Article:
A historic tragedy where the funeral profession stepped up again

It was 85 years ago this past March when “funeral directors from across East Texas showed up. Dallas dispatched 25 doctors, 100 nurses, and 25 embalmers” to the small Texas oil boom community of New London.   After the tragedy and according to this article , “morticians embalmed more than 200 bodies in the Overton American Legion Hall over the next 18 hours”.

I learned of the tragedy of the New London School quite by accident when I was researching the Uvalde, Texas, school shooting and how funeral directors and others in the death care profession have been helping out there.  I had never heard of the New London School tragedy which happened on March 22, 1937, during the heart of America’s Great Depression.

I think you will enjoy reading the linked article which unfortunately describes the tragedy, but also shows the American spirit of those who rose to help in the aftermath. . . including funeral directors.

In essence, at 3:17 pm on March 22, 1937, only 13 minutes before school was to be out for the day an explosion rocked the school which was inhabited with 694 students and 40 faculty.  The roof collapsed trapping many of the people inside and when the count was totaled 294 children and faculty lost their lives.  To this day, still the largest school tragedy in American history.

Within 17 hours 2,000 volunteers had cleared the rubble bare but in doing so exposed the incredible loss of life.  Many children were unrecognizable and grieving parents had to identify their offspring via clothing or scars.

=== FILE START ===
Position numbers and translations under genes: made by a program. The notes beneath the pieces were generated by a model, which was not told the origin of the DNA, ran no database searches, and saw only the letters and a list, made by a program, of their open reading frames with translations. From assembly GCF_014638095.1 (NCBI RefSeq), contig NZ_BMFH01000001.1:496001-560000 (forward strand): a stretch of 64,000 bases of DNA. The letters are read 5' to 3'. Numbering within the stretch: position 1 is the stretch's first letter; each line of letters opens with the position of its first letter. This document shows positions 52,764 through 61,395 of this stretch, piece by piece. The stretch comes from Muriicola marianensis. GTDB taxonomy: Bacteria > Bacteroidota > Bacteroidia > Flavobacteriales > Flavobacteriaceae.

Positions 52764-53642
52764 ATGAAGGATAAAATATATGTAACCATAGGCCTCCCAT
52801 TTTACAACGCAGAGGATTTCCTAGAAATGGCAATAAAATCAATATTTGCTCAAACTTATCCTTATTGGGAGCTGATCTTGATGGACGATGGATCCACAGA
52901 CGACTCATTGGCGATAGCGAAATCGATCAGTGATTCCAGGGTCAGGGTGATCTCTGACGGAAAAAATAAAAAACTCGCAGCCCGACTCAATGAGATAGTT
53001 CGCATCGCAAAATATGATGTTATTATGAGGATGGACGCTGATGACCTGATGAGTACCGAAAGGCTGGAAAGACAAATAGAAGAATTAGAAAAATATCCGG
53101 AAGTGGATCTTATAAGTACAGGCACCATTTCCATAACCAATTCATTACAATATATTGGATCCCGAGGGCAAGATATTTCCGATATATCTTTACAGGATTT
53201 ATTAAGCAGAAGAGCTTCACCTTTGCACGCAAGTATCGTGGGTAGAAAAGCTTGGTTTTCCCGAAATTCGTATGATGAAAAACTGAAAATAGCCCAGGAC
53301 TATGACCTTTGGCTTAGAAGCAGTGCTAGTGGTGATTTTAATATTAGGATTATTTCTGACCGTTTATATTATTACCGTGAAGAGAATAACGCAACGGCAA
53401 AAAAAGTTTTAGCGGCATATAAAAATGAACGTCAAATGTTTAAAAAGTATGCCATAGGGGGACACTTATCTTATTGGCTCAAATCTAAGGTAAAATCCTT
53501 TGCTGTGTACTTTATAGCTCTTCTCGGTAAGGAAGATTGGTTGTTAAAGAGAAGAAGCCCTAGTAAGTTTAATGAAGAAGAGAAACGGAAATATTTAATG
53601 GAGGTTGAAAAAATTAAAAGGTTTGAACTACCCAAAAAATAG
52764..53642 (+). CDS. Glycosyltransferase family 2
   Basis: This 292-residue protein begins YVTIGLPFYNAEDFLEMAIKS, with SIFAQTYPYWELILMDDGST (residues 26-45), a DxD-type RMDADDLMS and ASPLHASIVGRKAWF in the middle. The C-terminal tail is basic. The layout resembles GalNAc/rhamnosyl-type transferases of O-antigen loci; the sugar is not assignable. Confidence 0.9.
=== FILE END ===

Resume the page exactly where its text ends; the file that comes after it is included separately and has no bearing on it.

The article tells of funerals being held one after another in churches throughout the community.  When one funeral ended the casket was placed in a hearse, if available, or a pickup truck for transport to the cemetery.  Sixty-nine of the victims were buried side-by-side in the community’s Pleasant Hill Cemetery according to the article.

According to the article, “New London School, built on the largesse of oil money, had been constructed for $1 million —during the Depression — and was the first school in Texas to have a football field with electric lights. To cut costs, however, the school board had left the long basement under the building unfinished, used only for shop classes.”

Again, according to the article, here’s how the explosion happened:

Initially, United Gas Co. had supplied gas to heat the school for $300 a month. Abruptly in January 1937, to save money, (Superintendent) Shaw and the school board sent janitors and a plumber to tap into a nearby oil company’s residue gas line. They laid pipes between drilling rigs and the school.

Aware their action was illegal, they rationalized that “everybody did it,” including local churches. Oil companies turned a blind eye to the practice. Due to a leak somewhere in the lines under the building, an estimated 6,000 cubic feet of natural gas had pooled, unnoticed.

Just before the dismissal bell that March day, Lemmie Butler, a shop teacher, turned on an electric sander he had repaired. That produced the spark that ignited the natural gas. And the New London School imploded.”

Out of this tragedy at least one positive result happened.  The Texas Legislature passed a law that “thiols” or “mercaptans” be added to all natural gas.  It is these ingredients that give natural gas a strong smell of “rotten eggs” and allows gas leaks to be detectable.   The practice has been adopted world-wide to avoid leaks leading to explosions.

Funeral Director Daily take:  Unfortunately, we have tragedies and accidents that happen.  As I mentioned in yesterday’s article and affirm from reading this article. .  . .I’m glad my profession seems to always rise to the occasion when needed.  It is something to be proud of.

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